Written by Hilary Barnes
The crisis over the rescue of the Cypriot banks sent the euro lower against the dollar, and future incidents of the same type, as the euro crisis continues to stumble on, will no doubt have the same effect, but only momentarily.
For the real question is why the euro is so persistently strong. The usual explanation is that it is because the European Central Bank insists of keeping its key interest rate, now 0.75 %, well above the rates charged by the Federal Reserve and the Bank of England and is not engaged in quantitative easing. There is obviously some truth in this.
But there is another force at work, which does not seem to get much play on the squawk boxes : the European addiction to austerity, or fiscal consolidation, the obligatory application of policies to reduce budget deficits, and eventually sovereign debt to GDP ratios, which are being pursued with nothing but a sigh of regret for soaring unemployment.
De-growthing comes first in the eurozone book of rules, and it’s just too bad if unemployment happens to be the collateral damage.
There is now pressure, coming not only from the peripheral countries but also from three large members, France, Spain and Italy, for a more measured pace of budget deficit reduction.
But the fact of the matter is, as Olli Rehn, of “Rehn of Terror” fame, keeps pointing out, that the policy which member states are being pressured into implementing by the European Commission is laid down by treaties signed by all the euro zone members.
There is some elatastic in the rules, and a bit of extend and pretend may be permissible, but the European Commission does not have a choice – the Rehn of Olli moves in predestinate grooves – and neither do member states with excessive deficits and debts, unless the treaties are amended.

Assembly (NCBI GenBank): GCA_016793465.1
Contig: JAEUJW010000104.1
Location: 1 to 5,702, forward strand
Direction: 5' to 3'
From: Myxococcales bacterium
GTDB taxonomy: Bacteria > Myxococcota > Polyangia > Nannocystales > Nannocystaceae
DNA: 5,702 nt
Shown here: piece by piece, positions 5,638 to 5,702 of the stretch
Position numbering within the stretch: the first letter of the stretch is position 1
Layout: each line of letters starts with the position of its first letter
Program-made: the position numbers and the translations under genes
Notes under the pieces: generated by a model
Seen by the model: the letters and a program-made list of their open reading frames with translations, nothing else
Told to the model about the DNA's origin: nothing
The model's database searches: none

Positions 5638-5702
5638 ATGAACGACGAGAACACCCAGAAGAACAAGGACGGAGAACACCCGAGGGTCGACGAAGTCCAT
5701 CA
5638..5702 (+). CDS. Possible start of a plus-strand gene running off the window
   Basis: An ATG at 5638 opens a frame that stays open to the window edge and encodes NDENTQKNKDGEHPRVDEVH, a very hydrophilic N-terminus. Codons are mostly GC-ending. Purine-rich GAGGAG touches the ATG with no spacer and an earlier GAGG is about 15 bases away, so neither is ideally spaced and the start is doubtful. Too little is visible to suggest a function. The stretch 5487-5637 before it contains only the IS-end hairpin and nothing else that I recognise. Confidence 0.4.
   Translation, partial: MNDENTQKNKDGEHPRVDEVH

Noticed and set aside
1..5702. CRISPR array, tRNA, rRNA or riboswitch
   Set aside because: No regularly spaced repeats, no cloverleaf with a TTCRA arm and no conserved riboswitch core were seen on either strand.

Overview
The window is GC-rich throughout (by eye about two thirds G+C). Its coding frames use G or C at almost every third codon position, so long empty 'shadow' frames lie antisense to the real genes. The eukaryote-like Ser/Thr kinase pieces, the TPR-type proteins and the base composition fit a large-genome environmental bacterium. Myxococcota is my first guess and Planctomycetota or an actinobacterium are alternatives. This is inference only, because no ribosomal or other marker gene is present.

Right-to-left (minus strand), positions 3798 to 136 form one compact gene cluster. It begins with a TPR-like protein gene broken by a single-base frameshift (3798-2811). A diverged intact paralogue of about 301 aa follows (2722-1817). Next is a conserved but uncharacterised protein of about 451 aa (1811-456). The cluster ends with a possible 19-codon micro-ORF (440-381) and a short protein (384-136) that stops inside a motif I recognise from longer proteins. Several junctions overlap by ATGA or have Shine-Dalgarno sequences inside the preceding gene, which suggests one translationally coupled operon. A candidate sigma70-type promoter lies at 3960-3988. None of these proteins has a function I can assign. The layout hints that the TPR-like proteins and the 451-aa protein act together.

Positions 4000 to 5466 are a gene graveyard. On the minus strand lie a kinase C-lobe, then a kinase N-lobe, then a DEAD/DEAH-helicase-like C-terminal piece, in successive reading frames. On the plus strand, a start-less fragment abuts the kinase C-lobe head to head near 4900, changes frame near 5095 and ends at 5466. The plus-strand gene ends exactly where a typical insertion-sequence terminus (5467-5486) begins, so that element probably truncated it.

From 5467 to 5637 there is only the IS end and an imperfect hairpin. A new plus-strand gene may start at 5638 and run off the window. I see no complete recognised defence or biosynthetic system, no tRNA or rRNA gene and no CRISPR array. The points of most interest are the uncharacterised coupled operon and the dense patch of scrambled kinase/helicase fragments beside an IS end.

France’s President Francois Hollande among others is pressing for the ECB to act in ways that will weaken the euro in the hope that this will put some backbone into the profits of French export businesses (think Airbus).
But it seems to be a little recognised fact that austerity is a powerful instrument for strengthening the euro, or keeping it strong, barring, of course, political events that might cause a euro meltdown.
How come? It is simple, and it shows up in the statistics, too. Simultaneous fiscal consolidtion in all 17 euro zone states, which is what we see, at a time when the private sector has not yet completed the process of deleveraging after housing and consumer spending booms in the run up to the financial crisis, is pushing the current accounts of all the member towards surplus or increased surplus (with the possible exception of Germany). This shows up nicely in the Winter report on the state of the Euro zone economy published in February by the European Commission.
From 2000 to 2011, the euro zone current account fluctuated mildly around the zero line. In 2012 it shot up to about 1.4% of zone GDP and the commission’s forecasts for 2013 and 2014 are surpluses of 2.1 and 2.4 % of GDP.
He latest figures from Eurostat on euro zone’s balance of trade in goods showed the same tendency, the balance gong from a deficit €16bn in year 2011 to a surplus of €81bn in 2012.
In a properly constructed moneary union there is no point in expecting all member states to run a current account surplus. Only the surplus of the monetary union as a whole is of any importance.
But the euro zone is a dysfunctional monetary union and a policy which forces all member states to run or tend to run a current account deficit is not in its the best interests, as this acts as an important force for strenghtening the euro exchange rate and holding back export groath.
My supposition is, too, that this is a factor against which a reduction in the ECB’s key interest rate would not have much impact. And all the time the jobless line is set to climb and climb and climb.